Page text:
A pivotal year for COBIS

Colin Bell talks about the Council of British International Schools and its work in 2016

Walking into the open plan office area of the COBIS HQ in London’s Russell Square is rather like stepping through the doors of a good school. This, one feels, is the way that CEO Colin Bell and his staff like things.

China trip

Bell was in the process of preparing for an extensive trip to a string of Chinese cities, as part of a British Trade delegation headed by Secretary of State for Education, Justine Greening. Aimed at strengthening ties between schools in the UK and the Chinese educational establishment and investment sector, the itinerary was clearly going to be demanding. Bell was enthusiastic:

“It was a real honour to be asked to be part of this delegation – a recognition of the Council’s growing influence”

An extremely successful trip followed. (Click image to see more).

Inspection of British Schools Overseas

2016 also saw important developments in the inspection of British Schools Overseas (BSO). Earlier in the year, the Department for Education (DfE) published a draft set of revised inspection standards for these schools. The proposals had caused some concern among the British international school community: although BSO inspections are voluntary, they bring certain advantages, such as the recognition of overseas service for staff in schools which have been successfully inspected. The new DfE proposals seemed more relevant to the UK than to British schools working in an international context, and in some countries they could even be considered illegal. A period of official consultation followed, during which the COBIS board asked their members what they thought:

“We canvassed opinion on-line and at our annual conference in May. The message we were getting was quite clear. The proposed changes would be difficult to implement, and might undermine the presence that schools had worked to build in the communities that they served”.

The Patron’s Accreditation

While representing the views of COBIS members to the DfE, Bell was not over-optimistic that things would be changed, and by November this proved to be the case. Nothing did change as the DfE issued its new inspection guidelines for British Schools Overseas very much along the lines of their original proposals.

“While respecting the final decisions of the DfE, it was not the outcome many of our members were hoping for” Bell says. “The new inspection regime may work for some schools and that’s great. However, we felt that many of our members needed an alternative”

Throughout the year, Bell and his team had been preparing such an alternative, and the result has been the COBIS Patron’s Accreditation scheme. Bell had come to think of the impasse with the DfE as an opportunity rather than a roadblock:

“If we had to provide an alternative, we felt that the time had come to look at the very principles of validating quality standards in schools. While wishing to maintain rigour, we were drawn to the idea of an accreditation scheme, which would be less of a random ‘snapshot’ than an inspection, and more supportive.”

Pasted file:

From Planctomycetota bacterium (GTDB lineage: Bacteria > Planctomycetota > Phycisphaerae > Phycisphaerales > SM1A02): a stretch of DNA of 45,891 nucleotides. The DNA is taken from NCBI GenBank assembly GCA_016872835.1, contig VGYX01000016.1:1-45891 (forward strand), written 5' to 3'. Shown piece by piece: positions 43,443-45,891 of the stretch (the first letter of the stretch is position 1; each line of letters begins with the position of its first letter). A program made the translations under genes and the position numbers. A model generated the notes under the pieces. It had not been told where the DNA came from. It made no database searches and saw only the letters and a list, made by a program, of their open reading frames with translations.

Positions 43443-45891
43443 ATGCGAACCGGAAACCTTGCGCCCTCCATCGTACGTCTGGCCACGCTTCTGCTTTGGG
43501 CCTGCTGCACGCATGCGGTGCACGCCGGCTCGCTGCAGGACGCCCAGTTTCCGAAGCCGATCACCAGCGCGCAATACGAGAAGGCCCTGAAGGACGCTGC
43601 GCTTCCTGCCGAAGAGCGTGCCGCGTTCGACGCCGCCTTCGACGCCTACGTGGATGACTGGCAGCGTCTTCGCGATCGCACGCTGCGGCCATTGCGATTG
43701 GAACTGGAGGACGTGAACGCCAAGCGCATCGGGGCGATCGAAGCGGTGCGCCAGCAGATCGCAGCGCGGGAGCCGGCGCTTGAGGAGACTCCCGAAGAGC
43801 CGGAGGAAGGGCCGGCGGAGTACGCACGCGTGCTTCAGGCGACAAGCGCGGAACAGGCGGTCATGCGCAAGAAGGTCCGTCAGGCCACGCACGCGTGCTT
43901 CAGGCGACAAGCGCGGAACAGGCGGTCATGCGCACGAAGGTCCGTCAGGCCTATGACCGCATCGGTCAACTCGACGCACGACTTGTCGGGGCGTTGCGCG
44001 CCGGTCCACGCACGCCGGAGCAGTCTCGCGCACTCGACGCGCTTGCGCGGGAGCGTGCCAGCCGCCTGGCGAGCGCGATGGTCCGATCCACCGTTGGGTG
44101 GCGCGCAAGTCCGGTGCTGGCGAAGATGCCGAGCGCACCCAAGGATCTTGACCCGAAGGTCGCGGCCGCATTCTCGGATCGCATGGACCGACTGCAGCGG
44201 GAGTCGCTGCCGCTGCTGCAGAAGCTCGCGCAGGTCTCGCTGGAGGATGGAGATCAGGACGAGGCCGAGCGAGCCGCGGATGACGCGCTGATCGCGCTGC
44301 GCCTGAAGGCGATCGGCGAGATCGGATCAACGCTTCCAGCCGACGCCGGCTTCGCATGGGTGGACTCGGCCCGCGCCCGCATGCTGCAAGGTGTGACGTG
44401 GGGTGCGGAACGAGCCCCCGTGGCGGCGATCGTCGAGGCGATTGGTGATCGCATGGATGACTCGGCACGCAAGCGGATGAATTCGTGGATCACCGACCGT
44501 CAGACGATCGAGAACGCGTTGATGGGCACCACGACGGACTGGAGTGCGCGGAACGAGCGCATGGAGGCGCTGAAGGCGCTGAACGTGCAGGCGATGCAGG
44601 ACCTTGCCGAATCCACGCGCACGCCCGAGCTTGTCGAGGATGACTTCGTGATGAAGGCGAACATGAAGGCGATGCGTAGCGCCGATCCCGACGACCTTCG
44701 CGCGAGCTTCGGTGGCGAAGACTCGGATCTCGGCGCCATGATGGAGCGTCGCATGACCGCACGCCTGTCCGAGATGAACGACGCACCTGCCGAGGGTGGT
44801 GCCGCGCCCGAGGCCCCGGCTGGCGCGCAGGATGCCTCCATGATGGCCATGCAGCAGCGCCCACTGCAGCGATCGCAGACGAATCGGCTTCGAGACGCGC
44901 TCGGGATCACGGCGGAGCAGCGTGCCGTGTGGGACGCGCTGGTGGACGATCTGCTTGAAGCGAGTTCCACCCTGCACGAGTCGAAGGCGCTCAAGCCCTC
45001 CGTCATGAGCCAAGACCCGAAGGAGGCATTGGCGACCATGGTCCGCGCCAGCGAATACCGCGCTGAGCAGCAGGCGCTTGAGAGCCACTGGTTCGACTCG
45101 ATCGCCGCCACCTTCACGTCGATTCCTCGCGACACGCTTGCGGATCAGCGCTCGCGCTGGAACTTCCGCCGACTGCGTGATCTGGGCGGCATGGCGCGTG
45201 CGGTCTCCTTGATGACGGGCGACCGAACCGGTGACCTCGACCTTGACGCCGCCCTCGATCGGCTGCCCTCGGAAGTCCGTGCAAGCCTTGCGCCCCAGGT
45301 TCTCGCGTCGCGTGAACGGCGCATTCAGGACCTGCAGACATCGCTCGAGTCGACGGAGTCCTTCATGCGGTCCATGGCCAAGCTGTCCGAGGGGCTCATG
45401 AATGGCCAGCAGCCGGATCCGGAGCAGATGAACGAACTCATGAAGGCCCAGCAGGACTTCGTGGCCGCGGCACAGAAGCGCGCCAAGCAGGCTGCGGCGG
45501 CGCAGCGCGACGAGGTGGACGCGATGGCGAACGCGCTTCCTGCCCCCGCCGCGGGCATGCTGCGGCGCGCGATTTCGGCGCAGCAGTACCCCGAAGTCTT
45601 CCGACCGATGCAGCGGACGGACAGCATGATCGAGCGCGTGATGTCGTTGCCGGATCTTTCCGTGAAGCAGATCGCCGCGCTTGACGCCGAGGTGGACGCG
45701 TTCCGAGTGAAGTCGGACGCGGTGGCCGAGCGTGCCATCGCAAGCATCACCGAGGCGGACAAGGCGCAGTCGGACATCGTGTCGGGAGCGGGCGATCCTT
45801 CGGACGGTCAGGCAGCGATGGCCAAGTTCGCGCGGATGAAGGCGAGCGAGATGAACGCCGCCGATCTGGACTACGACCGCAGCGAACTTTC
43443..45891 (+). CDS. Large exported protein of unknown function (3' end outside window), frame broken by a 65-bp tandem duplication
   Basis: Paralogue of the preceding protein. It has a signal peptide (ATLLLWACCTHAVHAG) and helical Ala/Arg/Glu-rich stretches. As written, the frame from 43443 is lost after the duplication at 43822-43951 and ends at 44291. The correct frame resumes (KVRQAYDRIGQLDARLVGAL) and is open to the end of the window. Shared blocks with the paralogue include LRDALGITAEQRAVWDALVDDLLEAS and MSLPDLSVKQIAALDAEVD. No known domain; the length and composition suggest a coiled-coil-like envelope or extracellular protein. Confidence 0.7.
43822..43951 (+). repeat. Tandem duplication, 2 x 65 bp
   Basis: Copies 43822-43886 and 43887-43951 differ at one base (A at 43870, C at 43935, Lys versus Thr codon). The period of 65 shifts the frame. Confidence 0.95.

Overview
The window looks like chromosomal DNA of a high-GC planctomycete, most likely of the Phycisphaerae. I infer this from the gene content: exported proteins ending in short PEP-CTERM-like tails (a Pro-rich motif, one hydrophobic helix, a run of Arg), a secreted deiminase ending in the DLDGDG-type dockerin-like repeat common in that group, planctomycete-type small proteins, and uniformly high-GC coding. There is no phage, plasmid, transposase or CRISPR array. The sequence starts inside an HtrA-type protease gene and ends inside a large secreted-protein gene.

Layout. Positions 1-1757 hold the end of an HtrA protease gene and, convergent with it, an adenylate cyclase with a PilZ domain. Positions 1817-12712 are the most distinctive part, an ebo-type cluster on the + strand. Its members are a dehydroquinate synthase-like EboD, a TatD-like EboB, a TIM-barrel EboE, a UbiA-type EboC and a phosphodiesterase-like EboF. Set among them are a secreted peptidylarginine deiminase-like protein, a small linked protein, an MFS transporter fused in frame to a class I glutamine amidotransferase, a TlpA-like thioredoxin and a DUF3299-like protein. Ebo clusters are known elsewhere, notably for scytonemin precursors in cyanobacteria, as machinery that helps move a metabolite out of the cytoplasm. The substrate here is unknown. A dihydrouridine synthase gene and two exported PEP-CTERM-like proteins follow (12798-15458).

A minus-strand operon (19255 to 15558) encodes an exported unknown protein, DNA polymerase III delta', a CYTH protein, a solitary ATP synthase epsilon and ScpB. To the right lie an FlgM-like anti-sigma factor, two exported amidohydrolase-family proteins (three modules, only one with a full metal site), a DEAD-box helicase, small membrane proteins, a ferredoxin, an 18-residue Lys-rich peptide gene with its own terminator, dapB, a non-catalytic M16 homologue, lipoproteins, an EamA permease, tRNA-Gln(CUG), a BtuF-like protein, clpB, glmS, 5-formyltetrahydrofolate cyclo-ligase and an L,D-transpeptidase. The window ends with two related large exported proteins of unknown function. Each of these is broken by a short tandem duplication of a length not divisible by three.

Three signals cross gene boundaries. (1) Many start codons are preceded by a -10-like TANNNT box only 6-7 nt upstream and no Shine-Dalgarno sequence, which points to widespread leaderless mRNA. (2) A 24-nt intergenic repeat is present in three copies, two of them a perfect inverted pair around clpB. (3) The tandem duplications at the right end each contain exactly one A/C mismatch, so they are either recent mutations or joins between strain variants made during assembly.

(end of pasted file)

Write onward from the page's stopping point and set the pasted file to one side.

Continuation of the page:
The outcome has been the design of a new framework for compliance and accreditation, to be conducted by trained “peer accreditors” who would understand the context in which COBIS members operated. A number of things had to be thought through carefully. Bell knew the process of accreditation might involve a great deal of paperwork and could also be expensive in terms of time and money. He therefore wanted a scheme that would be reasonably-priced, user friendly and innovative. He is pleased with the emerging model.

“The pilot exercises have gone well, and we have been delighted to receive the endorsement of our COBIS Patron, HRH the Duke of York for the scheme. We are now training our second group of peer accreditors using an on-line platform, which speeds things up considerably and planning our first school accreditations for later in 2017.”


It’s not as if accreditation was the only major iron in the fire in 2016. Bell and COBIS have played a leading role in developing a support network for international schools in the difficult area of safeguarding:

“Setting up an effective safeguarding system is not easy for international schools. Often without the umbrella of an appropriate social services system, they need an alternative framework of support, and we want to help provide this.”

COBIS had already backed the International Task Force on Child Protection (ITFCP) in April 2014 and by 2016, like their partners in the scheme, were rolling out a series of guidelines and training for their members.

“Safeguarding is one of the ‘red threads’ running through everything we do at the moment. For the sake of children everywhere, we will continue to insist that it is part of the non-negotiables for any school seeking and retaining COBIS membership”

Pivotal year

2016 has been a pivotal year for COBIS. In addition to the safeguarding and accreditation initiatives, a greater range of activities has been established for COBIS students, including the first residential summer school at Clare College, Cambridge, while continuing Professional Development opportunities for staff in COBIS schools have been widened. Things seem set to continue in the same high energy mould in 2017.

Colin Bell was talking to ITM’s Andy Homden and Paul Cabrelli.


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